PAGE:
In 2017, compelling infamy, legendary talent, and unrivaled glamour are just a few of the illustrious qualities that are associated with The Rolling Stones’ name. Given their continuously sold-out stadium shows and endless list of massively influential hit songs, it’s hard to imagine the band struggling to find their own sound on the London music scene of the early ’60s. On Air, the band’s latest release, turns back time and allows Stones fans to tune into the unfiltered radio show performances that catapulted the classic rock band to the forefront of the British Invasion.
The Dec. 1 release includes 32 tracks from various BBC radio shows, including Saturday Club, The Joe Loss Pop Show, Blues in Rhythm, Yeah Yeah, and Top Gear. The recordings were all done in the band’s formative years, between 1963 and 1965. Having formed in 1962 after a serendipitous encounter between childhood friends Mick Jagger and Keith Richards, the new band searches for original sound through covers of the likes of Chuck Berry, Muddy Waters, and The Beatles, as well as original songs including “(I Can’t Get No) Satisfaction” and “The Last Time.”
In a 1971 interview with Rolling Stone, Keith Richards, a founding member and legendary guitarist of The Rolling Stones, recalled how he and Mick Jagger, then a student at the London School of Economics, reconnected over Chuck Berry and Muddy Waters records Jagger happened to be carrying under his arm. It’s no surprise that their earliest recordings are overflowing with the sound of the founders of American rock and roll, a sound Richards wanted to bring to Britain upon entering the early ’60s music scene. Richards and The Stones make this fascination with American rock music obvious in On Air, both in the overwhelmingly prevalent replication of American artists’ work, and in overt references to the country across the pond in songs like “Route 66” and “Memphis, Tennessee.”
The album opens with “Come On,” a recording of a popular Chuck Berry song done for BBC’s Saturday Club in 1963. The Stones’ version of the song instantly differentiates itself from the American rock artist’s original recording with a screaming harmonica introduction, but Jagger sticks to Berry’s fast and choppy lyrical delivery for the track. Jagger finds his confidence while screaming “Oh Carol” throughout a grainy recording of “Carol,” yet another Chuck Berry hit. Perhaps the best cover of Berry featured in On Air is “Roll Over Beethoven,” a track which allows the formidable combined skills of Richards and Brian Jones, a guitarist for the band from 1962 until his death in 1969, to take center stage with a tell-tale Berry guitar solo. Further, Jagger’s voice takes on the raspy effortlessness that is prevalent throughout The Rolling Stones’ later work on the track.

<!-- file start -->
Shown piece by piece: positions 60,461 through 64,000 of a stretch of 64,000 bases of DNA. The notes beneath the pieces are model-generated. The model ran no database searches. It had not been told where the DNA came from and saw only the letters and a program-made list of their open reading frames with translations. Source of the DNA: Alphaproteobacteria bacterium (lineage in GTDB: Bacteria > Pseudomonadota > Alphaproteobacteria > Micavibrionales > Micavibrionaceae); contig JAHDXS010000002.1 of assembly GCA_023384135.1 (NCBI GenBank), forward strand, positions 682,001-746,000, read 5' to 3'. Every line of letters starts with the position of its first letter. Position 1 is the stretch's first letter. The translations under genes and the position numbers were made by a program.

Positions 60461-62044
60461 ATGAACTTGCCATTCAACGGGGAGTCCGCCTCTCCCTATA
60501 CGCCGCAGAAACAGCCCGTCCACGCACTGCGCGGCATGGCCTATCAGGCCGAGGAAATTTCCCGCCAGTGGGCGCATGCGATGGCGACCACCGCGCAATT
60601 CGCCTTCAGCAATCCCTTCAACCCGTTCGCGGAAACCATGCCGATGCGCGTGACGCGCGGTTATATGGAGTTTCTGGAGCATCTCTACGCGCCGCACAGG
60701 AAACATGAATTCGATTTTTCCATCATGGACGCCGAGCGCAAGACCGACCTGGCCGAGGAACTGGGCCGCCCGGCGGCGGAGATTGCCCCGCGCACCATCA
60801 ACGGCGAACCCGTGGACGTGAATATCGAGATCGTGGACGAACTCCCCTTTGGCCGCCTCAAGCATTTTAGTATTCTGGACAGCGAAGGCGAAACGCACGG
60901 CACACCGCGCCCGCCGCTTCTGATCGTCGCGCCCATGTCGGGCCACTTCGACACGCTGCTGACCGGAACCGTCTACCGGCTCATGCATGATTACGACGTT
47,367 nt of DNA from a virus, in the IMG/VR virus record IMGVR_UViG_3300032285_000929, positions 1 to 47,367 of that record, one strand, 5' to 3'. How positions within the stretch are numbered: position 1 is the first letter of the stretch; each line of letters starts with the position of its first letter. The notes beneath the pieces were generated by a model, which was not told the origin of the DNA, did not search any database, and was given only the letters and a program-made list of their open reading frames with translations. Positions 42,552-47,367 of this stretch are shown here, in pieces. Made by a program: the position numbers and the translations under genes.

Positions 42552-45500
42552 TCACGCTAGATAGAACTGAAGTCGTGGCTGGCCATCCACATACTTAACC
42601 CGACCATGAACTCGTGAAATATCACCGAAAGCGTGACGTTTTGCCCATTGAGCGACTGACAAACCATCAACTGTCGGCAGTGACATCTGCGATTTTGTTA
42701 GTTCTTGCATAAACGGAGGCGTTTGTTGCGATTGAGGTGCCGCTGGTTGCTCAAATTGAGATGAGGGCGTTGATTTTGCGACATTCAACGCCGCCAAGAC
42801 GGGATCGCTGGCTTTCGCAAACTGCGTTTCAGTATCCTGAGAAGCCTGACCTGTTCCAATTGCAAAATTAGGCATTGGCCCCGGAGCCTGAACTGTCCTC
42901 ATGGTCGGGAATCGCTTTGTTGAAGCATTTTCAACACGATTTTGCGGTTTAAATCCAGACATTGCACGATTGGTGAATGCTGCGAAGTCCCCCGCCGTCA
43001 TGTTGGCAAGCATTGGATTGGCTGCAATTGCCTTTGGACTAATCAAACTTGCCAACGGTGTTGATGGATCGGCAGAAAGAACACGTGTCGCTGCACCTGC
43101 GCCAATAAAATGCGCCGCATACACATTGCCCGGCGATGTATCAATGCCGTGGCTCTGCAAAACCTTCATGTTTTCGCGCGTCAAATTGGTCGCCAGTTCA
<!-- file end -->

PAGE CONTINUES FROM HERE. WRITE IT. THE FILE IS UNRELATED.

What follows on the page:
On Air pays tribute to Muddy Waters through “I Can’t Be Satisfied” and “I Just Want to Make Love to You,” both of which debuted on Top Gear in 1964. The signature Muddy Waters slide guitar-driven “I Can’t Be Satisfied” allows Brian Jones to demonstrate his skillful slide guitar playing—a talent that serves as the foundation for the twangy sound of “No Expectations,” a track on Beggars Banquet and one of Jones’ last contributions to the band. What Jagger lacks in vocal range that would allow him to hit the low, soulful notes like the American blues artist, Jagger makes up for in stage presence. The standout quality of “I Just Want To Make Love To You” is the loud girlish screams that accompany the live recording, a tangible illustration of the charismatic front man’s magnetism on stage.
The Rolling Stones also cover “I Wanna Be Your Man,” a 1963 song written by John Lennon and Paul McCartney for With the Beatles. With strong guitar riffs and Jagger’s shouting vocal style, The Stones take a hard rock approach to the track, almost seeming to corrupt the sincere innocence of The Beatles’ style. When sang, the repeated lyrics “I wanna be your lover baby / I wanna be your man” sound very similar to The Beatles’ massive hit “I Wanna Hold Your Hand.” Thankfully, The Rolling Stones quickly differentiated their sound from that of The Beatles in following years and opted for more complex lyrics that better fit the band’s “rebel on the run” persona.
Early recordings of “(I Can’t Get No) Satisfaction” and “The Last Time,” both featured on The Rolling Stones’ 1965 album Out of Our Heads, are included in On Air. The Stones began to solidify their status as a top rock band in the mid-60s with original singles that catered to Jagger’s energetic performing style and invigorating lyricism as well as the musical skills of guitarists Richards and Jones, bassist Bill Wyman, and Charlie Watts, the long time drummer for the band. The Stones’ impressive songwriting skills also shine through on the tracks, combining choruses that are easy to sing along to, such as “I can’t get no satisfaction, I can’t get no satisfaction / ‘Cause I try and I try and I try and I try,” with the more intricate verse “He’s tellin’ me more and more about some useless information / Supposed to fire my imagination,” that can only be delivered by Jagger.
With On Air, The Rolling Stones pay tribute to those who inspired them during their formative years. While the today’s youth hardly tune into the radio due to the countless music streaming services that provide the power to skip songs as one pleases, The Stones return to the golden age of radio to dust off some of their earliest recordings—recordings that lamented a burgeoning genre and left their lick on the music world forever. In an era of safe but meaningless lyrics and overly synthetic beats with few or no traditional instruments, On Air reminds the music world of a period of intentional experimentation and exhilarating innovation.
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